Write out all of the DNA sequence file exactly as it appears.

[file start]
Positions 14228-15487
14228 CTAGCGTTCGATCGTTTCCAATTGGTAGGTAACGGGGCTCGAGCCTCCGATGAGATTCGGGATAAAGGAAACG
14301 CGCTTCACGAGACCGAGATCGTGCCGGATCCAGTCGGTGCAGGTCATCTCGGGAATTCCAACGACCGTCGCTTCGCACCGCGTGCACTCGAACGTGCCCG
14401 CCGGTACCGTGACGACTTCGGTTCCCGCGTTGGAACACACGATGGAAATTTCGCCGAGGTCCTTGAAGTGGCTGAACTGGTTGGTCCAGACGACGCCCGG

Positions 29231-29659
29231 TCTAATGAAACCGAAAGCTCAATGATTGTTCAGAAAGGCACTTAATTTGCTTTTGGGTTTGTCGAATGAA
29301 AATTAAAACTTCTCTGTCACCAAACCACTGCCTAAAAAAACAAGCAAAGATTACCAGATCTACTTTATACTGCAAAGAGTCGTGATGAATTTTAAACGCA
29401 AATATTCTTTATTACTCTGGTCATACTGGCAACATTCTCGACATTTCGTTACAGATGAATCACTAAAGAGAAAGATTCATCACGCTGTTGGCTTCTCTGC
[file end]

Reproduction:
Positions 14228-15487
14228 CTAGCGTTCGATCGTTTCCAATTGGTAGGTAACGGGGCTCGAGCCTCCGATGAGATTCGGGATAAAGGAAACG
14301 CGCTTCACGAGACCGAGATCGTGCCGGATCCAGTCGGTGCAGGTCATCTCGGGAATTCCAACGACCGTCGCTTCGCACCGCGTGCACTCGAACGTGCCCG
14401 CCGGTACCGTGACGACTTCGGTTCCCGCGTTGGAACACACGATGGAAATTTCGCCGAGGTCCTTGAAGTGGCTGAACTGGTTGGTCCAGACGACGCCCGG

Positions 29231-29659
29231 TCTAATGAAACCGAAAGCTCAATGATTGTTCAGAAAGGCACTTAATTTGCTTTTGGGTTTGTCGAATGAA
29301 AATTAAAACTTCTCTGTCACCAAACCACTGCCTAAAAAAACAAGCAAAGATTACCAGATCTACTTTATACTGCAAAGAGTCGTGATGAATTTTAAACGCA
29401 AATATTCTTTATTACTCTGGTCATACTGGCAACATTCTCGACATTTCGTTACAGATGAATCACTAAAGAGAAAGATTCATCACGCTGTTGGCTTCTCTGC